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Bill Calls for Separation of Public and Private Broadcasters

Bill Calls for Separation of Public and Private Broadcasters

Posted December. 24, 2008 07:50,   


The ruling Grand National Party is pushing for a Public Broadcasting Act to allow the election of the chiefs of public broadcast networks by a public broadcasting committee.

The head of a network is now named by the president after a candidate is recommended by the broadcaster´s board of trustees.

Informed sources said yesterday that the party’s Special Committee on Media has tentatively decided to include in the proposed act an article on the election of public network chiefs by the public broadcasting committee.

The decision is aimed at transferring the right to appoint the KBS president to the broadcasting management committee to preempt social conflict stemming from accusations of political favoritism, which are made whenever a new KBS head is named, and to assure the political independence of public broadcasters.

The public broadcasting committee consists of five members, including two appointed by the ruling and opposition parties each and one by the president. Their three-year terms will be guaranteed by law.

The new plan imposes a cap on advertising at 20 percent of a public broadcaster’s income, and the remaining 80 percent must come from viewer fees.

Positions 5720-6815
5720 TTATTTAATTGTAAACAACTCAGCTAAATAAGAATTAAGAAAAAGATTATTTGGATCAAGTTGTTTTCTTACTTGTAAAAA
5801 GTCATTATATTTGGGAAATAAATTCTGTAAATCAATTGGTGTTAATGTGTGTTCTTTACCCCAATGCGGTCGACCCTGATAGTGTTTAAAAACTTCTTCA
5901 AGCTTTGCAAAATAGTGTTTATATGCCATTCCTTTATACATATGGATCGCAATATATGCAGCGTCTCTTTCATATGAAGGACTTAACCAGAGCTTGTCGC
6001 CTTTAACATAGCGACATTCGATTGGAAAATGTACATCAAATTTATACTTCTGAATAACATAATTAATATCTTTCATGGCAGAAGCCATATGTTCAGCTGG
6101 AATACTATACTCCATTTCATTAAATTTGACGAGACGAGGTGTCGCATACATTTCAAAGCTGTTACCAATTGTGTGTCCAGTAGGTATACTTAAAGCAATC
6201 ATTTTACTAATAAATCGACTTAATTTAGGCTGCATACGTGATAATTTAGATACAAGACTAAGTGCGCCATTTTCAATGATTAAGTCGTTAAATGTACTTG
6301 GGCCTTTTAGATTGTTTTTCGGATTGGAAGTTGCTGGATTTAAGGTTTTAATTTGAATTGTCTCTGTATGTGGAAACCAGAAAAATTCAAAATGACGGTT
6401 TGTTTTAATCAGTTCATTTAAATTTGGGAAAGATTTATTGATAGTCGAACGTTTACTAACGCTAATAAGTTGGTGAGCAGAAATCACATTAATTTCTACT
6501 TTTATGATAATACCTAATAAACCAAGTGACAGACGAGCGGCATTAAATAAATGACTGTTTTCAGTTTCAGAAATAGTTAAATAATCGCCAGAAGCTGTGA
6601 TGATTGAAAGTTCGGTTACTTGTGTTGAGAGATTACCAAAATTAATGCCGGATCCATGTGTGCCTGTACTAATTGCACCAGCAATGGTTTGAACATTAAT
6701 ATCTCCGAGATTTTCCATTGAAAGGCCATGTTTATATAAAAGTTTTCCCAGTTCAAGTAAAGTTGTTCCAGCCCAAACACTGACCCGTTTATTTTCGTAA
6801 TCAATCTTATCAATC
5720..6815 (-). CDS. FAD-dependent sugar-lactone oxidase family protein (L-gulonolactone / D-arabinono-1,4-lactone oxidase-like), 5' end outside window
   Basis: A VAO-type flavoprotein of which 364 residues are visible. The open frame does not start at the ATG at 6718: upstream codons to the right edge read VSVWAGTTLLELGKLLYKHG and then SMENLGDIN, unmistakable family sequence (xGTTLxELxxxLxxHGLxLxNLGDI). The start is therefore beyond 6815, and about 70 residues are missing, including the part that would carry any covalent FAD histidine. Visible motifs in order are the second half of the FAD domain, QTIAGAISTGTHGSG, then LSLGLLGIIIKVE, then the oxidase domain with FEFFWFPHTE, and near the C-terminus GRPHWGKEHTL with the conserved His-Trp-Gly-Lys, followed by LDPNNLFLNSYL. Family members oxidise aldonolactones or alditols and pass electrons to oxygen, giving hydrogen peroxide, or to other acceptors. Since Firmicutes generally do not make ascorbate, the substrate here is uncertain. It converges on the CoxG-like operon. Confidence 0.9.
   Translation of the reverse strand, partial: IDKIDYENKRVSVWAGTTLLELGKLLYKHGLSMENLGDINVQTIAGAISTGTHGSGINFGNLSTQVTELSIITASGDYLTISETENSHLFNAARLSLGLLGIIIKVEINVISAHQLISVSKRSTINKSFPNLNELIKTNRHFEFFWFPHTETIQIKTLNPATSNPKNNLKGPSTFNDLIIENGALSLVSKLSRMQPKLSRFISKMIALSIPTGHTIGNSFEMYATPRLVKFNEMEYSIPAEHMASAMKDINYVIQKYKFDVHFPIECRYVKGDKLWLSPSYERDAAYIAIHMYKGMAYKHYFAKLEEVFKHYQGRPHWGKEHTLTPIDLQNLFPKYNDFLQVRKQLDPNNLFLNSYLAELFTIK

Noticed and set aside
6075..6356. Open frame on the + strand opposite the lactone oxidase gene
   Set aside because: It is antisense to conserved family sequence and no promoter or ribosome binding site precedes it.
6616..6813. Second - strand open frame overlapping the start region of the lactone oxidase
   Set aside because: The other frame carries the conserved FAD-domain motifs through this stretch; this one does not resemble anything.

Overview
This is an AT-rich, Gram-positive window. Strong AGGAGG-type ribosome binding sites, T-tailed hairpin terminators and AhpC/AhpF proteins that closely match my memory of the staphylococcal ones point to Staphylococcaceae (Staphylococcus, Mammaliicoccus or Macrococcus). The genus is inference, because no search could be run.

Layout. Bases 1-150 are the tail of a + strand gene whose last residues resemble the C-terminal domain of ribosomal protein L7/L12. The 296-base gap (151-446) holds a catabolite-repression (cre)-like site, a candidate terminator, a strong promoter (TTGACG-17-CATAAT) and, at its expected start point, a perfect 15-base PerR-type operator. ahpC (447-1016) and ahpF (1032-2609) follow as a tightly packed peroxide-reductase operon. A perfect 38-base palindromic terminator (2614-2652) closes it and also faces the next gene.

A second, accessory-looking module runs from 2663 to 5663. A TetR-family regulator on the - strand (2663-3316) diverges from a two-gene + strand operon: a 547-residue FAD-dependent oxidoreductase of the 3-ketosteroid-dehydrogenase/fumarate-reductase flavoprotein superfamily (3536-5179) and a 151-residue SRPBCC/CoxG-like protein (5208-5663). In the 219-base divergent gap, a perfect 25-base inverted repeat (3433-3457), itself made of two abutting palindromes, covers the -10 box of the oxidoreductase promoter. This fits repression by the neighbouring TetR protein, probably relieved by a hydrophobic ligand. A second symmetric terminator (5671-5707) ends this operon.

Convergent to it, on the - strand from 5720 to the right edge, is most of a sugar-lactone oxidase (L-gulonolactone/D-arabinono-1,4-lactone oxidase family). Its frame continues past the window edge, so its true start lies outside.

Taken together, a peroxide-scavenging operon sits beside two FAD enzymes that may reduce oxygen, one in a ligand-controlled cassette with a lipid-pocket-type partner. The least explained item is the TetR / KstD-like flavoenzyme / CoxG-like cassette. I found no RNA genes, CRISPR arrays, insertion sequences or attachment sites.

The ruling party plans to hike the TV viewing fee over the long-term to ensure that public broadcasters are funded by public fees. It will also prompt existing advertisements aired by public broadcasters to flow into a new broadcasting market, encompassing general broadcasters, news and information channels, and Internet protocol TV.

If the new Public Broadcasting Act is enacted, it will lay the foundation for the establishment of a new structure under which one public and multiple privately run channels will operate. That is, the new act seeks to assure independence and public benefits of KBS and EBS as public broadcasters, and apply market principles for private networks like MBC and SBS.

MBC, whose identity as a public or private network remains ambiguous, will be classified as a private broadcaster, which will likely spark fierce competition in the broadcast market.

The ruling party is drafting a bill with a view to clearing the extraordinary parliamentary session in February. If submitted, however, the bill is expected to trigger a strong protest from certain broadcasters and opposition parties, sparking heated controversy.

The initial draft of the Public Broadcasting Act also includes the clause, "The management committee can discuss content and program scheduling," but a decision on the clause has been shelved. This is because of fears raised by certain lawmakers over the possible disruption of broadcaster independence.

Another clause in the bill urged the National Assembly to conduct advance reviews of public broadcaster budgets and post budgetary settlements. The clause has also been shelved, however, after several lawmakers said it constitutes excessive interference with public broadcasters´ operations.